So now everything that men say to women is automatically mansplaining? I bet you’re going to call this comment mansplaining now JUST BECAUSE I’M A MAN!
Yes Doug, any comments you make claiming that mansplaining doesn’t exist do actually fall into the realm of mansplaining because you as a man are trying to explain to women what their own experiences as women consist of. In other words, you are assuming you are more qualified and knowledgable to speak on the subject of women’s own life experience better than actual women are. What could possibly make you think that?
I’m not mansplaining! It’s just that you are unqualified to be speaking!
In the last Mansplain Monday, I wrote about how men are always questioning my qualifications to be writing on statistical topics even though both my academic and career background make me more than qualified in that area. Specifically, I posted a screenshot of a comment from Willis. Willis saw my Mansplain Monday post on facebook and jumped into the conversation to defend himself.
My favorite part of this exchange is that Willis started by criticizing my post and writing style then 30 minutes later actually bothered to read my post and learned that it was written about him. Apparently he didn’t need to actually read my post to mansplain to me everything I did wrong in it.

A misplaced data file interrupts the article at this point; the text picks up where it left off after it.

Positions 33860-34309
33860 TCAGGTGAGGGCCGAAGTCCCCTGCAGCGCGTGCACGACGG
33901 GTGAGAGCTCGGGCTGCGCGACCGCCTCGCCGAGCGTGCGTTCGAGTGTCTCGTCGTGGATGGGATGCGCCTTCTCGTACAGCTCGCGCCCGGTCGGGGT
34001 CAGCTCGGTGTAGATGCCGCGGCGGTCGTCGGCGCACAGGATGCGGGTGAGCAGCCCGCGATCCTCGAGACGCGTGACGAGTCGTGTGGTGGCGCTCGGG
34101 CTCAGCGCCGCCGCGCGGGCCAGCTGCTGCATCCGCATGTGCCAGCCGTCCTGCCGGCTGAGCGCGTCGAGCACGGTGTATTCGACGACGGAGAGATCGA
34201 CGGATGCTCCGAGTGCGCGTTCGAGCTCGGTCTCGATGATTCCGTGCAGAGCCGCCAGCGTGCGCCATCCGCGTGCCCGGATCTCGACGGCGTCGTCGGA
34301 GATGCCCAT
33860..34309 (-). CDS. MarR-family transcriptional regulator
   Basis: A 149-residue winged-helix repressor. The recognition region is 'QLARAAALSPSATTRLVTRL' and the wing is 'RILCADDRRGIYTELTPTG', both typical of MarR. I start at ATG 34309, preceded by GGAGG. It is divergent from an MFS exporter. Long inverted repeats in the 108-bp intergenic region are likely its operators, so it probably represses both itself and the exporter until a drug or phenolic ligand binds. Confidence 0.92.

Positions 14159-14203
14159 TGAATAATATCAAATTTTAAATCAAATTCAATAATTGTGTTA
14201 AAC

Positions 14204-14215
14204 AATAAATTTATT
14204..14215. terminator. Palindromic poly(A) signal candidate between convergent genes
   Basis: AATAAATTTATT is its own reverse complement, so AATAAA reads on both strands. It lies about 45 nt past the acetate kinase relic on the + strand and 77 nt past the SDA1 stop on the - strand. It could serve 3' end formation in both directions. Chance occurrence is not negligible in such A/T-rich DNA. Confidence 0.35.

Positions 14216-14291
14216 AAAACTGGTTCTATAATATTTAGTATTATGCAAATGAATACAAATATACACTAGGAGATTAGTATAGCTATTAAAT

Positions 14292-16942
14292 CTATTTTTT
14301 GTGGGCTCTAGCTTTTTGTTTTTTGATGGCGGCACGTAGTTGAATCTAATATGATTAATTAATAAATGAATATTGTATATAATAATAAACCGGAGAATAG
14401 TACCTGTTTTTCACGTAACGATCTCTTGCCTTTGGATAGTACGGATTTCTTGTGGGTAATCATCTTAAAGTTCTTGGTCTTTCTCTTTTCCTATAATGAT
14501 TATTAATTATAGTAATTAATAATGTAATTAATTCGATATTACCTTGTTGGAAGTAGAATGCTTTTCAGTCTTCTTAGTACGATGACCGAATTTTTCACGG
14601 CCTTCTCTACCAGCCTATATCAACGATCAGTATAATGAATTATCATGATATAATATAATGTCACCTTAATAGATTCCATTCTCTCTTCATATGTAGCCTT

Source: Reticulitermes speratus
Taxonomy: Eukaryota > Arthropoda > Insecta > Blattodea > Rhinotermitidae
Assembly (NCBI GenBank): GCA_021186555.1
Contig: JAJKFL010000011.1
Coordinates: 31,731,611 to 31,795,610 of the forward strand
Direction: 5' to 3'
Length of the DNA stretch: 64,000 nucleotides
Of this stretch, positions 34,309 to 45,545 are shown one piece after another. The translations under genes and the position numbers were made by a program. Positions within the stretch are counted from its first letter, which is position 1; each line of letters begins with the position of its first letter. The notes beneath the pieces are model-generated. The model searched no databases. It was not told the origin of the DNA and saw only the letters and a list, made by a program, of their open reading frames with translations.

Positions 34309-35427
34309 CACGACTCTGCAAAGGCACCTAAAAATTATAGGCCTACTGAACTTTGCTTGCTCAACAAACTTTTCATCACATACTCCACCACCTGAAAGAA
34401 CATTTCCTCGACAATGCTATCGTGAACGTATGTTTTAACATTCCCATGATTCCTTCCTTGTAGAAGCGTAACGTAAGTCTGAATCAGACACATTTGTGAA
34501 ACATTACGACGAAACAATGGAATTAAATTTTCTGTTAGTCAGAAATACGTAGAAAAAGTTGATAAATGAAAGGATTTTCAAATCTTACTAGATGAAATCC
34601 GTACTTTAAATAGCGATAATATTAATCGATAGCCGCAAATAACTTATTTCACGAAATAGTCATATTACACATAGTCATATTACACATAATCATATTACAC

But don’t worry, Willis just dug his hole deeper from there. In the first edition of Mansplain Monday, I actually listed many of my qualifications in statistics in order to show men like Willis, who constantly tell me I shouldn’t dare to speak about anything quantitative, that I am in fact an expert on the topic and have a right to speak on it as an expert. Willis responded by insinuating that I’m lying about any qualifications I claim to have and then simultaneously dismissing any of my claimed qualifications as not qualified enough.
His second comment was particularly confusing because in the post he was talking about I was criticizing a model created by a political science professor at Stony Brook University, but apparently that’s the “New York Post” and not an “actual scientist.”
Also, I’m now not allowed to speak unless I have multiple published peer reviewed articles that I must then list to my audience before speaking so that they know I’m worth listening to. Willis though is free to declare that I’m not qualified enough to speak without the need to submit a resume proving his own qualifications.
The thing that really gets me about all this is that at no point did Willis ever actually point out anything I got wrong or indeed any point in which he disagreed with my analysis. He’s disparaging me not because of anything in the content of my writing but merely because I’m a woman writing about it and women can only speak after they’ve proven their worth via years of academic research and published studies.
Go make me a sandwich!
But no, all these men are right. Mansplaining definitely doesn’t exist. This has nothing to do with gender.
Special thanks to @TheCogitoBlog for sending me screenshots of some of the comments that had since been deleted.